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More Lifelong Favorites

A collection of recipes from Senior Perspective

By Jim Palmer, Editor/Publisher of Senior Perspective

This is our 21st Senior Perspective cookbook, and after 21 cookbooks, we have learned a few things and seen a few things along the way.

The process of making this book has evolved and fine-tuned over the years. It actually starts about a year before this book comes out. That is when we start collecting recipes. We have already started collecting recipes that will appear in both the newspaper and the 22nd cookbook (coming in 2024).

When we get to June, the wheels start spinning faster on the book. That is when we start approaching advertisers who would like advertise and sell the books from their locations. This is the most time-consuming part of the process but also very important. This step allows us to keep the cost of the book low and also gives us places to sell the books. 

By mid-summer, we start looking at categories that may be short on recipes and we put a call out for those recipes. (Note: We are never short on dessert recipes.) We also put a call out for photos, which give the cookbook a little extra flavor.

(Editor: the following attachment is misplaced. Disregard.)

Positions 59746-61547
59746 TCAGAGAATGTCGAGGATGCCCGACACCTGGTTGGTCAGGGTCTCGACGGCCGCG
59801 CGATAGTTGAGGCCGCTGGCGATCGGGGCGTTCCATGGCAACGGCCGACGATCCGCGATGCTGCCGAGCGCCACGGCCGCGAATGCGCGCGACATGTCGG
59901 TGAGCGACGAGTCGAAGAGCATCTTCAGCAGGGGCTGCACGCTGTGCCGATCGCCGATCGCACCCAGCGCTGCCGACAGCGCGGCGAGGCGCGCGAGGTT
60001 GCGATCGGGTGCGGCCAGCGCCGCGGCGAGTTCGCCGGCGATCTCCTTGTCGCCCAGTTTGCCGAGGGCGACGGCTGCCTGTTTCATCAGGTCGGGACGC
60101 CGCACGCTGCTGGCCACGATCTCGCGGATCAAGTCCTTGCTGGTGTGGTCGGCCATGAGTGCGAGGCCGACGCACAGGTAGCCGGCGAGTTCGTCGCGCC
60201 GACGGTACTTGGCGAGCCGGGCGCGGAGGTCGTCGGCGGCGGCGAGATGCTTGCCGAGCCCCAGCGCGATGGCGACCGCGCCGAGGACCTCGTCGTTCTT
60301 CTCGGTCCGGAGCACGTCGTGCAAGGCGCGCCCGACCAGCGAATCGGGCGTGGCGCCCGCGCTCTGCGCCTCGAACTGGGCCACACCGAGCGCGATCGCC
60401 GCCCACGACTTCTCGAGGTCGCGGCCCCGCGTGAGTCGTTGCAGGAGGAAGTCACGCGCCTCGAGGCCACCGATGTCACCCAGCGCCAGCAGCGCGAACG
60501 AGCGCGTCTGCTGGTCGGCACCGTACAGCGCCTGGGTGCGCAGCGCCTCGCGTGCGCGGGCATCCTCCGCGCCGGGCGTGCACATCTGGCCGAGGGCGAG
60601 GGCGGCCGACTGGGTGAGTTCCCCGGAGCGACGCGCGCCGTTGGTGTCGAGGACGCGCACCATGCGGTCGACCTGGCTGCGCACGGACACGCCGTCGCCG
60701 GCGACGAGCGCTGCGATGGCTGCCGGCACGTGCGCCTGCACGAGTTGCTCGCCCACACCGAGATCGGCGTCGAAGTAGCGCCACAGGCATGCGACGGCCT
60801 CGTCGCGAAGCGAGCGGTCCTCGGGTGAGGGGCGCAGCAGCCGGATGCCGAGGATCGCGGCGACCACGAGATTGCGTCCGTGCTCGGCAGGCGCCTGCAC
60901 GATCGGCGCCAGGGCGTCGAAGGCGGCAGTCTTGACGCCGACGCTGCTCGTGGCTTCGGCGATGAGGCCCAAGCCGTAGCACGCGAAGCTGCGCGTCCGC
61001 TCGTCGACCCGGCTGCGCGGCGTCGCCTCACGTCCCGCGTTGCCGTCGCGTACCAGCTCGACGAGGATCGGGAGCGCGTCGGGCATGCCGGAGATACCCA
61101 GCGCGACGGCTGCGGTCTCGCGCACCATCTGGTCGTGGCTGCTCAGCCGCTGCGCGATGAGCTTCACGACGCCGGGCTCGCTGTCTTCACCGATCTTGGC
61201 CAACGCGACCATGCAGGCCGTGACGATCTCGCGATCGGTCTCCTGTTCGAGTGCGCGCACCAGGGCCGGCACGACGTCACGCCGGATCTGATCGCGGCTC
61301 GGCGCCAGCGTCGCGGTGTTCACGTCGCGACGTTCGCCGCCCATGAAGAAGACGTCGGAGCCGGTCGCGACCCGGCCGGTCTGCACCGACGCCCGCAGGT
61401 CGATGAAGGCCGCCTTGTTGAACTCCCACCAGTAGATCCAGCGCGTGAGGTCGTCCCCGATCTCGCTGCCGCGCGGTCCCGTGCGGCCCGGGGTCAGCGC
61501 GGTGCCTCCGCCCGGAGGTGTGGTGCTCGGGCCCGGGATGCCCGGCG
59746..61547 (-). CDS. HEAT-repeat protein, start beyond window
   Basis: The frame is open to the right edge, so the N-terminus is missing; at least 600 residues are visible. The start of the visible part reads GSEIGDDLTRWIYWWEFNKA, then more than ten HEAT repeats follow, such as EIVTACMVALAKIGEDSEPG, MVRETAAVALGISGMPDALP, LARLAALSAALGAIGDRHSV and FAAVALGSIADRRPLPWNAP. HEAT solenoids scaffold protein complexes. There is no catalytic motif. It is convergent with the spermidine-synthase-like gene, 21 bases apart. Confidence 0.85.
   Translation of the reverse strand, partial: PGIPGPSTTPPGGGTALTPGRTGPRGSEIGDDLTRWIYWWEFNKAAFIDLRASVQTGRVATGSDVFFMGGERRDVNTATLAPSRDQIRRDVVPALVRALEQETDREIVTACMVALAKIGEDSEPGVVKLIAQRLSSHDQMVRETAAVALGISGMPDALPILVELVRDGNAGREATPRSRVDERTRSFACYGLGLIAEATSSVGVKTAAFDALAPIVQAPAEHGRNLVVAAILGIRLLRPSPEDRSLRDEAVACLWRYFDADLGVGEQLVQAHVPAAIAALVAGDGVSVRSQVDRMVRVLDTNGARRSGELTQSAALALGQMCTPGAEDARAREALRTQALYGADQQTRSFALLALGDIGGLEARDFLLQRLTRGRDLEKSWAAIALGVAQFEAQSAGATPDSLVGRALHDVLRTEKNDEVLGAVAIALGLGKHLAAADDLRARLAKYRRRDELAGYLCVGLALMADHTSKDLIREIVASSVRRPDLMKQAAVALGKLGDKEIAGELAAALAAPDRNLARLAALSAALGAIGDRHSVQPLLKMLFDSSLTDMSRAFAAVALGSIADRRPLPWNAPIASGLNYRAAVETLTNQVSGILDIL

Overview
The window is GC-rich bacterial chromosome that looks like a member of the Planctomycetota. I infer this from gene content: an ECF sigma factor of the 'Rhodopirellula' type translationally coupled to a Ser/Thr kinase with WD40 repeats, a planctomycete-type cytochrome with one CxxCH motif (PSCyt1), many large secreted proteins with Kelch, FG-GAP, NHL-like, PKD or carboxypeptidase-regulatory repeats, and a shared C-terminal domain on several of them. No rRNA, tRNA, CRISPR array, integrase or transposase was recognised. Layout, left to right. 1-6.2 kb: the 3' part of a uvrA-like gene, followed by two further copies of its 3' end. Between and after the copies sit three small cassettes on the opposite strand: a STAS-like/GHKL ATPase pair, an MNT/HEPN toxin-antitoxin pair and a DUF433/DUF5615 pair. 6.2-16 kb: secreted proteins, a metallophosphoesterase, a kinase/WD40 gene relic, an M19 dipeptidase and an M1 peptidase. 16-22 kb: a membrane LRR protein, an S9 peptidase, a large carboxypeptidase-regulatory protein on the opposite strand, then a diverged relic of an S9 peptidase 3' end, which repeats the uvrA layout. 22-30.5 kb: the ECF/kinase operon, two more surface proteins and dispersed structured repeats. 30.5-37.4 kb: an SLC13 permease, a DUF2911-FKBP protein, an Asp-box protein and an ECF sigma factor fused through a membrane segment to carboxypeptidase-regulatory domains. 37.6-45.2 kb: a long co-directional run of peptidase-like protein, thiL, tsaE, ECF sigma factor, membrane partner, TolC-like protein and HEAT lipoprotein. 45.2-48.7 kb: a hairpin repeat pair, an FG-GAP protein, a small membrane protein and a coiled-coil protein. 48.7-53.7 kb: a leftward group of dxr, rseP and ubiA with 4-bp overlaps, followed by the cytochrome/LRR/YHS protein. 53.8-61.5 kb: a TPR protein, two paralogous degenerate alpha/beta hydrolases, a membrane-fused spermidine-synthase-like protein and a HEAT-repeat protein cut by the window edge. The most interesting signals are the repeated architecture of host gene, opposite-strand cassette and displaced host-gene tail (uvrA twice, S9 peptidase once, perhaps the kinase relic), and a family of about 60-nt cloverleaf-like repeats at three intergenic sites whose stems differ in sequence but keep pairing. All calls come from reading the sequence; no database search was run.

A lot of people have published family recipe books. Those people have a real appreciation for one of the most important steps of every cookbook -- proofreading. I learned quickly the importance of accuracy with some of the earliest books I published. 

Every bit of our Senior Perspective newspaper is proofed by at least two sets of eyes… but when you make a cookbook, two sets of eyes don’t seem to be quite enough. Because when you are preparing a book like this, mistakes are a big deal. If we miss a comma in the newspaper, we didn’t just ruin someone’s day. If we are off just a little bit on an amount, miss even the smallest of steps in the directions, or completely miss an ingredient, there are going to be some frustrated people.

For our book, the first person to notice and be upset with an error is the person who submitted the recipe, as it is his/her name next to the recipe. However, nine times out of 10, the mistake is tracked back to the person who submitted the recipe. Because we check everything a couple of times using the original recipe submitted as our guide, most mistakes made in our cookbook are wrong when they are sent in. Not all… we also miss stuff... but most (so be careful when submitting recipes).

The next group of people who may be upset are the people who have made the recipe (and it failed) or are in the process of making it. We have received calls over the years from people who are calling from the kitchen. They are in the middle of making something and the conversation goes something like, “This recipe calls for two cups of baking soda… that doesn’t seem right.” It is at that moment that we jump into problem-solving mode – scanning similar recipes to figure out what the right amount should be. Typically we can figure things out enough to save the recipe.